“At a certain point” – intervenes the leaves – “during one of the screenings, a guy said to me: ‘Listen, look, I liked the film, but I’ll tell you, men come off a bit moronic, they’re a bit of pheasants’. To which I thought : ok, you point out to me something I’ve never thought about while writing, and that is that I’ve really made men stupid, and that’s not because I think they’re idiots, but because they have an ancillary function in my story”. Then the director and screenwriter returns the compliments to Veronese: “The fact that Giovanni he had the desire and the curiosity to write with a 30-year-old girl is incredible for me, he is an artist who never stops searching. He is curious and wants to get into trouble, for example by looking after something he knows less, or that interests him less. He became passionate about these characters in a way that was incomprehensible and moving for me.”
John Veronesi she immediately said yes to Pilar Fogliati because he felt that theirs would have been a special artistic union: “If I were to be reborn as an animal – he explained – “I would be a lagotto, which is a truffle dog, because in my life I have always smelled good things. For example, I happened to meet Francis Nuti: I smelled him and realized that my place was there next to him. Then, when Francesco took a bad drift, another train arrived, which was to Leonardo Pieraccioni, who was nobody at the time. Once again I sniffed and realized that there was something there that could interest me too. Finally, when I met Pilar, his train was very important to me, because this time too I smelled an extraordinary talent. I like living among talents, together with the people I meet and who I think have a lot to say”.
Obviously John Veronesi put his experience at the disposal of an artist who, despite her abilities, was nonetheless making her debut behind the camera: “We built the film together with Fabrizio Donvito and to Vision in a very minute, very specific way, because it was useless to send Pilar in jeopardy. He would have been foolish. There is no speculation in the film. NoWe didn’t think, for example, of a feminist film that would appeal to womenA me Pilar it made me laugh, as a comedian who makes me laugh always made me laugh, and therefore, as I already said, I based myself on this instinct that has always brought me luck”.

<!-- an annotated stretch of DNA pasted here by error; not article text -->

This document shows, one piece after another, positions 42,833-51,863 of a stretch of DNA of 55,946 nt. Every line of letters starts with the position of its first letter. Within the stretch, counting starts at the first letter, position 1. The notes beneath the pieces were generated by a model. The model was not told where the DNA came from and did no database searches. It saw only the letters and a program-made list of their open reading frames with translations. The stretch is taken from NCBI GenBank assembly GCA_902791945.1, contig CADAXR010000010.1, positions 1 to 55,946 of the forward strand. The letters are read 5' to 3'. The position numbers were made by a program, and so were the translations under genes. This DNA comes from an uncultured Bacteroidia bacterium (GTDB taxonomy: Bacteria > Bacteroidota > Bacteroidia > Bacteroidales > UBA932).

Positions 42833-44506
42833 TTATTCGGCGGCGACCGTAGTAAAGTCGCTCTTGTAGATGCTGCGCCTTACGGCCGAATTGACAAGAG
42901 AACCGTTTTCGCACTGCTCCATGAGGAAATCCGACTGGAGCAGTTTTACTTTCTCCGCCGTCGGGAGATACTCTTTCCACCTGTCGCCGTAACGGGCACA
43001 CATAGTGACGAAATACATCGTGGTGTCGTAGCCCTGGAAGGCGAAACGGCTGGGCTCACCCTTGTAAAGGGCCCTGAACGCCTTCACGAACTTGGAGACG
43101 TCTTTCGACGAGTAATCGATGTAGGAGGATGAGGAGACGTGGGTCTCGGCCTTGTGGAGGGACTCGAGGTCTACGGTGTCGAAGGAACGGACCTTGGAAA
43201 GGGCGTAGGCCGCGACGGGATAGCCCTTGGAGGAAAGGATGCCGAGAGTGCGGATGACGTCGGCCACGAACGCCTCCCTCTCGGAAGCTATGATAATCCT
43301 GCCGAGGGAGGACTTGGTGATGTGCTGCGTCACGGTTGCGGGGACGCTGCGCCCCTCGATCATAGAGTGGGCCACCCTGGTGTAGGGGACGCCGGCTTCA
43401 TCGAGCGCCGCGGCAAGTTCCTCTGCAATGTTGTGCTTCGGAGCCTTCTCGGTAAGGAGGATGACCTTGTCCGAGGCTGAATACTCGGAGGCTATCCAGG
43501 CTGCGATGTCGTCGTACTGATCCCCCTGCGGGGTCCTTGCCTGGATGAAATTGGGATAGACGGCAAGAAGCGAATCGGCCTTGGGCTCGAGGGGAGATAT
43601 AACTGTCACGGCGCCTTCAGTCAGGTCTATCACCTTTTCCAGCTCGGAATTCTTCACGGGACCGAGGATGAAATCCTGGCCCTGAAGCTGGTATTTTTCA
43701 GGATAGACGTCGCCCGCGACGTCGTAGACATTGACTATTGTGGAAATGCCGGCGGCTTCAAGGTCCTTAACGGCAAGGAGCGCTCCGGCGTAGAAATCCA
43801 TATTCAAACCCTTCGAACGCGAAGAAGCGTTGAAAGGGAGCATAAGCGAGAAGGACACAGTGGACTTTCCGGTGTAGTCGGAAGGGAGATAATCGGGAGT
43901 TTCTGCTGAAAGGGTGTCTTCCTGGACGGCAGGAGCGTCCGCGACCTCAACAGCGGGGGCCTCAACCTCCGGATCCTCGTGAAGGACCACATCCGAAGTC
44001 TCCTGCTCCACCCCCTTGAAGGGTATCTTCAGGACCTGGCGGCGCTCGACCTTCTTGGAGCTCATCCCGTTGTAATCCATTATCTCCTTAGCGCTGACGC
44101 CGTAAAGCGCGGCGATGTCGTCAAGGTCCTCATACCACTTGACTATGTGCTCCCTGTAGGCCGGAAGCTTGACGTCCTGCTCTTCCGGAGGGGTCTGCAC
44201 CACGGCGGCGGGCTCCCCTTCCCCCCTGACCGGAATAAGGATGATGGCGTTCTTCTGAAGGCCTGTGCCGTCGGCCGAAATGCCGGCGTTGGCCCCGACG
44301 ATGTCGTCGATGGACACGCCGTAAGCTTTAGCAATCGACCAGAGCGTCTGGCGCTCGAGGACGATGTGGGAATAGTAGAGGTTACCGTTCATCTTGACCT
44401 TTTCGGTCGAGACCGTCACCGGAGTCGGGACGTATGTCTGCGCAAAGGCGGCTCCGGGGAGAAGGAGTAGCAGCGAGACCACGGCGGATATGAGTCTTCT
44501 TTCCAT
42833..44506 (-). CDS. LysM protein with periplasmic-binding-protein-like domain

Let’s go back to Charles Verdone. If we have mentioned him it is because his films have influenced us Romanticas he explained Pilar Fogliati: “I began to love cinema by seeing the films of Charles VerdoneIt’s a genre that I really like. In Italy many masterpieces have been made on characters that belong to different types. So yes, actually the first cinema of Charles Verdone was my reference. And anyway, when one tries to do something for the first time, one is obviously trying to imitate one’s own myths, and it would have been silly to try to imitate someone else. I’ve always loved the bitterness that Carlo she put into her comic characters, which as a spectator I found funny and at the same time moving”.
At the end of the meeting, a journalist asked the director and protagonist of Romantic what was the most difficult movie character to play. There leaves he doesn’t even have a moment’s hesitation and replies: “I think Taziabecause there will be some things about me in the Tazia, but in general a woman who yells things in your face is far from me. She’s assertive, which is a quality I don’t have, and I like that my characters don’t look much like me.” Then Pilar aadds: “I’ve met many Uvette and many Tazi in my childhood, then, at the age of 18, I entered the Silvio D’Amico Academy of Dramatic Arts in Rome, where I met many Eugenie. In that world populated by intellectuals and artists, I felt like a foreigner. I felt out of place when I was with Tazi and with the Uvette, and also when I entered the Academy. Bourgeois circles are often called snobbish, but there’s snobbery even when you’re dealing with art, with aspiring actors. I must add to all this the fact that I have lived for a long time in Mentana, near Guidonia, and therefore I was lucky enough to go through all the Roman environments that are in the film. For Eugenia the speech is different. I frequented Palermo a lot because I was engaged to a Palermitan for 5 years. That accent was perfect for the character. Because like her he is a bit “annoyed”.